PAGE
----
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Joint Tenancy: What is it, and is it right for me?

Updated: Jan 16

One of the most common estate planning topics that people ask us about is joint tenancy planning. Often, spouses own many of their assets jointly, and for real estate ownership, that usually means joint tenancy ownership.

Joint tenancy is a type of ownership where two or more people own a property together. When one owner dies, their ownership transfers to the remaining living owners by the right of survivorship. The right of survivorship transfer is a relatively simple process and does not involve the courts or paying property transfer tax.

Since a survivorship transfer is so straightforward, it can be used in estate planning by parents to transfer property to their children or others by adding them as joint tenant owners while the parents are alive. This will result in a transfer of ownership to the children upon the death of the parents, without having to go through the probate process and paying probate fees. However, there are both pros and cons to using joint tenancy as part of your estate planning strategy.

Pros of Joint Tenancy Estate Planning for Parents

  • Avoidance of probate: One of the main benefits of joint tenancy is that it allows you to avoid the probate process. This can save your family time and money, as probate can be a lengthy and costly process.

  • Immediate transfer of ownership: When one joint tenant passes away, their ownership interest in the property automatically transfers to the other joint tenants. This means that your children can immediately take ownership of the property without having to go through probate.

  • Protection from creditors: Joint tenancy can also provide protection from creditors. If one joint tenant is sued or owes money, their creditors cannot go after the property held in joint tenancy.

  • Control over property: While both joint tenants have equal ownership rights, you can specify in a joint tenancy agreement how the property will be distributed upon your death. This can give you some control over how your property is managed after you're gone.

Cons of Joint Tenancy Estate Planning for Parents

  • Loss of control: When you transfer ownership of your property into joint tenancy, you give up some control over it. You cannot sell or mortgage the property without the consent and signatures of the other joint tenant(s).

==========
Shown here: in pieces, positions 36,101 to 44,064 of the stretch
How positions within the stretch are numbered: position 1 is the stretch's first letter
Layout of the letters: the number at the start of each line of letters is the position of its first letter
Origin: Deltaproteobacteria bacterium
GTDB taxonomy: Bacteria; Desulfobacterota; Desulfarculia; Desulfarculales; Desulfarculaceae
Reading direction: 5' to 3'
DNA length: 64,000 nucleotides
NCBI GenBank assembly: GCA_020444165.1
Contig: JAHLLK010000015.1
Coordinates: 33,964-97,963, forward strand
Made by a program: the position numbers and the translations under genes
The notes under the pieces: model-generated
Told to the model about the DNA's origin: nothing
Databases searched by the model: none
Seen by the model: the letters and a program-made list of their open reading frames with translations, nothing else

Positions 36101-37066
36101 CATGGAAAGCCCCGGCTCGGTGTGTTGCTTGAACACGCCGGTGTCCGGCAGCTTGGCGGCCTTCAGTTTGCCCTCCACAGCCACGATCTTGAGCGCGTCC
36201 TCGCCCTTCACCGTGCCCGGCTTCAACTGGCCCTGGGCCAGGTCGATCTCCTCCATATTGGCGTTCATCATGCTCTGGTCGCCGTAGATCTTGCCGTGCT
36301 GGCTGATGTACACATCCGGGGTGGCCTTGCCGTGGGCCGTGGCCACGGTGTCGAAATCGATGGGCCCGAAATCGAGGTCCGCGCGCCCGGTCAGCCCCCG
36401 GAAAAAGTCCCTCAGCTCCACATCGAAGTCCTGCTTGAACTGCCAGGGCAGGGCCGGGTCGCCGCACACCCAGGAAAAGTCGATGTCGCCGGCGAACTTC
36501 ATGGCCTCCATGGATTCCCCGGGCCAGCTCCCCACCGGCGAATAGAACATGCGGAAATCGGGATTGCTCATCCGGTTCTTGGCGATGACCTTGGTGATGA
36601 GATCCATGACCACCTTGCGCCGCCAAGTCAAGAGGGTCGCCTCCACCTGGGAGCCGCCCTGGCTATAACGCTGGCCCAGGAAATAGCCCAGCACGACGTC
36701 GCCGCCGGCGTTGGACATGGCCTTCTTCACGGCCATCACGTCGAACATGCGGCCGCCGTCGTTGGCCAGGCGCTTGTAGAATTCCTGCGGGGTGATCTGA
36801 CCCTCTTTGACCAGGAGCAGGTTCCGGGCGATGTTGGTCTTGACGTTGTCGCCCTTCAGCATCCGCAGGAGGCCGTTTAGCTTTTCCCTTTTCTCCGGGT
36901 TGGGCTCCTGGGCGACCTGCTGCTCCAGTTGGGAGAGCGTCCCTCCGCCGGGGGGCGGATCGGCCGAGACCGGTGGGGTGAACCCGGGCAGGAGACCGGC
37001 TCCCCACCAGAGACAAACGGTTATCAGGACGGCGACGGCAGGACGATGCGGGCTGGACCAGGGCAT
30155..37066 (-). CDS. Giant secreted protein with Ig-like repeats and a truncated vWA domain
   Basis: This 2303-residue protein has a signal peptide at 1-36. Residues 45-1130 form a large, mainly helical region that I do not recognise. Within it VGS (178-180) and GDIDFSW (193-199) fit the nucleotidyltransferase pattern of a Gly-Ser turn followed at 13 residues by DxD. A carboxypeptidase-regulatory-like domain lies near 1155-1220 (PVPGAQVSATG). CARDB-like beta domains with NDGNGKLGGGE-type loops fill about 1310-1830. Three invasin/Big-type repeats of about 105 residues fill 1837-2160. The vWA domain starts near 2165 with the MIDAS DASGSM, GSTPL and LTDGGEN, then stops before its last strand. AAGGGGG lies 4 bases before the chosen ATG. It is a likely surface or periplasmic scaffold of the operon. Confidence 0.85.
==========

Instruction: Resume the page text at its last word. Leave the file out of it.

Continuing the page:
• Potential for conflict: Joint tenancy can also create the potential for conflict among family members. If one joint tenant passes away, their ownership interest automatically transfers to the surviving joint tenants. This can create resentment and disputes if some family members feel they are not getting their fair share.

  • Tax implications: Joint tenancy can have tax implications, particularly if the property is sold or transferred after the death of one or more joint tenants. It's important to consult with a tax professional to understand the potential tax implications of joint tenancy.

  • Lack of flexibility: Joint tenancy is a relatively inflexible estate planning tool. Once the property is transferred into joint tenancy, it can be difficult to undo or change the arrangement if circumstances change.

In conclusion, joint tenancy can be a useful tool for parents in British Columbia who are looking to transfer ownership of their property to their children and avoid the probate process. However, it's important to consider the potential drawbacks of joint tenancy, including loss of control, potential for conflict, tax implications, and lack of flexibility. It's important to consult with an estate planning lawyer to determine whether joint tenancy is the right option for your specific circumstances and to ensure that your estate plan is tailored to your unique needs and goals.

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